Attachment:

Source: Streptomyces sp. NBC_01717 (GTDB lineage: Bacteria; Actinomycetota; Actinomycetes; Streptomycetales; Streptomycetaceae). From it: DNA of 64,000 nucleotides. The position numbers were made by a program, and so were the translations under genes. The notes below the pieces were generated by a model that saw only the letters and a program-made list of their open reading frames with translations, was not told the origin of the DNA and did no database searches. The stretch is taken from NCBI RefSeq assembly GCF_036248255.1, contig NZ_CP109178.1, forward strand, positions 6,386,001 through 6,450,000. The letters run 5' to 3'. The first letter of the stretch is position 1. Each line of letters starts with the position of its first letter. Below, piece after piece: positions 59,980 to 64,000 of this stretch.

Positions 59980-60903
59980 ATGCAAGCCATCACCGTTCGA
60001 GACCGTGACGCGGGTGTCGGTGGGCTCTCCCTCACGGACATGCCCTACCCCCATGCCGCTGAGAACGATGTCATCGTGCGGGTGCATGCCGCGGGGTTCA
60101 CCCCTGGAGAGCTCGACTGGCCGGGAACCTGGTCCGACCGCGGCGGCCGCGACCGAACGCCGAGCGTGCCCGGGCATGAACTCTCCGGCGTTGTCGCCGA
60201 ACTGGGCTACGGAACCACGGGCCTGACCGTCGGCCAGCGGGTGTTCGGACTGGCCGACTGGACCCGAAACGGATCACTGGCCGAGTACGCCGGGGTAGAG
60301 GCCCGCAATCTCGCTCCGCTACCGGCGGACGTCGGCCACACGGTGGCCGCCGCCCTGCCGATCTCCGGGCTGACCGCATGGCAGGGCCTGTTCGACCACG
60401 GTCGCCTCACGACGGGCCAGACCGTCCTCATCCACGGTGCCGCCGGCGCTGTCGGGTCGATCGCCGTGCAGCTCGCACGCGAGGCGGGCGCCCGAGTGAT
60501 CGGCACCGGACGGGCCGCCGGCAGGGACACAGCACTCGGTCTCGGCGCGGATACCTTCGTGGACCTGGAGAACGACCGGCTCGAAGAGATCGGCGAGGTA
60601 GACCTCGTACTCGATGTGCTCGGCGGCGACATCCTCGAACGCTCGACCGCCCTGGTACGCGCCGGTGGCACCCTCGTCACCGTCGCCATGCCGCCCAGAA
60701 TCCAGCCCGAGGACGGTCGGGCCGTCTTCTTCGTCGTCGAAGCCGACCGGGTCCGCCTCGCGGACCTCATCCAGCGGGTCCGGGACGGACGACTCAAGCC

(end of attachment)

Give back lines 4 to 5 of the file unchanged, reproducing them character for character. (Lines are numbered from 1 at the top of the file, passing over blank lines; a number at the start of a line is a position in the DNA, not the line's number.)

60001 GACCGTGACGCGGGTGTCGGTGGGCTCTCCCTCACGGACATGCCCTACCCCCATGCCGCTGAGAACGATGTCATCGTGCGGGTGCATGCCGCGGGGTTCA
60101 CCCCTGGAGAGCTCGACTGGCCGGGAACCTGGTCCGACCGCGGCGGCCGCGACCGAACGCCGAGCGTGCCCGGGCATGAACTCTCCGGCGTTGTCGCCGA